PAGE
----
Chris
 

Offline rosy

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What do you call element number 13?
« Reply #11 on: 06/11/2009 18:11:28 »
Aluminium is the IUPAC spelling and therefore, at least within the scientific community, the correct spelling. The pronunciation is debatable. The american pronunciation of the English language is sufficiently wacky anyway that, frankly, who cares?
Correspondingly, the correct spelling of sulfur is with an "f", not the more traditional "ph".

Also, I deduce from the prose style (and the fact that I reckon daveshorts would go with the IUPAC convention) that the "Chris" at the bottom of the post ostensibly by daveshorts is infact a signature...
 

Offline Don_1

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What do you call element number 13?
« Reply #12 on: 07/11/2009 01:53:29 »
Just as well you didn't say 'krypton' should be changed to 'crapton'.
 

Offline geo driver

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What do you call element number 13?
« Reply #13 on: 18/11/2009 14:24:50 »
steady on with the french wile it is true anglo'isms have been band in the offical dictonary, all others use words like weekend e-mail (the proper french for e-mail is courial electronic).oh  and Happy Hour in pubs is still Happy Hour  ;D

at the same time the correct pronoucetion of element 13 is.... anyone you want as long as the person your telling it to understands you.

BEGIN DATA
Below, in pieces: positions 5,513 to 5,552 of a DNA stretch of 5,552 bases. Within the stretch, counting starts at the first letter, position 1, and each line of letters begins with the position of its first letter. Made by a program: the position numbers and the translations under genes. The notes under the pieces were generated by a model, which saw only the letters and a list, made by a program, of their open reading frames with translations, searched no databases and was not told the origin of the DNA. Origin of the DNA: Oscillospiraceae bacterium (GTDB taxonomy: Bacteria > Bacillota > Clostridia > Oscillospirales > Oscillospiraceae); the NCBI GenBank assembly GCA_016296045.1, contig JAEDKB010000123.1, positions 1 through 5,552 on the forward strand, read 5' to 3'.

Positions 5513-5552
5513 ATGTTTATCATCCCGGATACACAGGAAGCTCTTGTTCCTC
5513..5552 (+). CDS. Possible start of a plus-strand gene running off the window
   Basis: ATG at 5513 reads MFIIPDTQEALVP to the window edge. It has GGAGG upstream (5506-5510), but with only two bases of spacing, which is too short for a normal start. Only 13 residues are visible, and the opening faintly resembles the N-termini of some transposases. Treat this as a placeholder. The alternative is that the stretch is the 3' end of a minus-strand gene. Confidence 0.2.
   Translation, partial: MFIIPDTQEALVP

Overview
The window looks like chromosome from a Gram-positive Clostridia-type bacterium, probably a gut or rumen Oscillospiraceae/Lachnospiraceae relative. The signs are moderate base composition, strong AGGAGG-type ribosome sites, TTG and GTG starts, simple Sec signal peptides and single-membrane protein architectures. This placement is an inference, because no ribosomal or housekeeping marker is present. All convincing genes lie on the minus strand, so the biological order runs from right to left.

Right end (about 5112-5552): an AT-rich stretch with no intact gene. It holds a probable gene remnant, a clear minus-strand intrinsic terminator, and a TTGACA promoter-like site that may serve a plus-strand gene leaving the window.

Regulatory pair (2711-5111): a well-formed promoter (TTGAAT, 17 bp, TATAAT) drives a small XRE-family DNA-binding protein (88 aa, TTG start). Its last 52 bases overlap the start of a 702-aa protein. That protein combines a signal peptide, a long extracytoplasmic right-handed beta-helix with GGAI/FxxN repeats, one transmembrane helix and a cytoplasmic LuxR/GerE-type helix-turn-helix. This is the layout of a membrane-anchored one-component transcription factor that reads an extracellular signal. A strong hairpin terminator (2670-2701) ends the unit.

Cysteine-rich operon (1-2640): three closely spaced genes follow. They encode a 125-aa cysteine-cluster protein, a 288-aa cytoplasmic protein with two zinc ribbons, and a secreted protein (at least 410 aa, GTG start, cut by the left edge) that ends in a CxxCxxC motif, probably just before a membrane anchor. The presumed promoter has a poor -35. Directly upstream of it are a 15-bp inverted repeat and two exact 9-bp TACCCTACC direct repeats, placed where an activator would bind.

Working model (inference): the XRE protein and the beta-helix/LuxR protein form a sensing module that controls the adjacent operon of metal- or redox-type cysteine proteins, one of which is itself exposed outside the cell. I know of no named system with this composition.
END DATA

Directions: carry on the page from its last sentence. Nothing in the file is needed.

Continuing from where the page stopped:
teaching is hard not only do you have to know your subject you also have to impart the infomation to a group of people that have know idea what your talking about.

you have to use all language skills possible even largo

largo is i dont know in english a way of saying things like init instead of isnt it also like london ryming slang.

providing your understood all is good
 

Offline Iceni

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What do you call element number 13?
« Reply #14 on: 02/11/2010 02:46:01 »

How on earth do those in the US, get 'labratory' from 'laboratory'. It sounds so infantile to me.

 

Offline Bored chemist

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What do you call element number 13?
« Reply #15 on: 02/11/2010 06:59:57 »
Good question.

I also await a decree from IUPAC about fosforus, (P) zennon (Xe) and led (Pb.
 

Offline Geezer

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What do you call element number 13?
« Reply #16 on: 02/11/2010 18:41:24 »
While we're at it, I think we should change (H) to Hidrogen, or would it have to be Highdrogen?
 

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What do you call element number 13?
« Reply #16 on: 02/11/2010 18:41:24 »